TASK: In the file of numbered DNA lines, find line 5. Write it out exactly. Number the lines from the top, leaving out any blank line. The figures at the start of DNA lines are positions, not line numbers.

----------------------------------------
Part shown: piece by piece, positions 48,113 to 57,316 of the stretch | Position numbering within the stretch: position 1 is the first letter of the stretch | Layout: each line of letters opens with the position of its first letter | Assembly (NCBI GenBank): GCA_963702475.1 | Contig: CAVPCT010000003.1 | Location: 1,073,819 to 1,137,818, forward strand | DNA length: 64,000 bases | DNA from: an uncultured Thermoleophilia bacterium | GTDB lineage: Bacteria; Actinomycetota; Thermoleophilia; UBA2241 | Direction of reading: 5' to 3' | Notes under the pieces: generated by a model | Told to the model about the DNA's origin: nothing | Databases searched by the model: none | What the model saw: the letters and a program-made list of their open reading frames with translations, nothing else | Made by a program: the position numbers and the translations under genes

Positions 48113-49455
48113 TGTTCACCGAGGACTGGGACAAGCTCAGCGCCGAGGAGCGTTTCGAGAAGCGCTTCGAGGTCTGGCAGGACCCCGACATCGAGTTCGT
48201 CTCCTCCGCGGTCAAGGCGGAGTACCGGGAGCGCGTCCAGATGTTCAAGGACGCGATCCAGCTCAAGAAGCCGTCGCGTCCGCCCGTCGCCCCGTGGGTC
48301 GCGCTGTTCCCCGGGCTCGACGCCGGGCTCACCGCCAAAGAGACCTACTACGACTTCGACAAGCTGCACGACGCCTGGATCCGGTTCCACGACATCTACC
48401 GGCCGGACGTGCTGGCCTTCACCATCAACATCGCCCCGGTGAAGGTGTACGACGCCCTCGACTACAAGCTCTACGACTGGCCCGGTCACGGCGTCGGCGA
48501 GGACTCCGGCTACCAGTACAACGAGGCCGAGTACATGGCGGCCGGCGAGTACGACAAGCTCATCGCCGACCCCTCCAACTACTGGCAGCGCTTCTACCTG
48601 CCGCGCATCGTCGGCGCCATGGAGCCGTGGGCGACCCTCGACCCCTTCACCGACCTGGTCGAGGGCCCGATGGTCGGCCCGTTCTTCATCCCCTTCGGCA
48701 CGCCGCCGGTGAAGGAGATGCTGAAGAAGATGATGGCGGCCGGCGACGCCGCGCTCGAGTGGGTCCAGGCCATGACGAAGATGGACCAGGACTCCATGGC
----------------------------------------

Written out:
48301 GCGCTGTTCCCCGGGCTCGACGCCGGGCTCACCGCCAAAGAGACCTACTACGACTTCGACAAGCTGCACGACGCCTGGATCCGGTTCCACGACATCTACC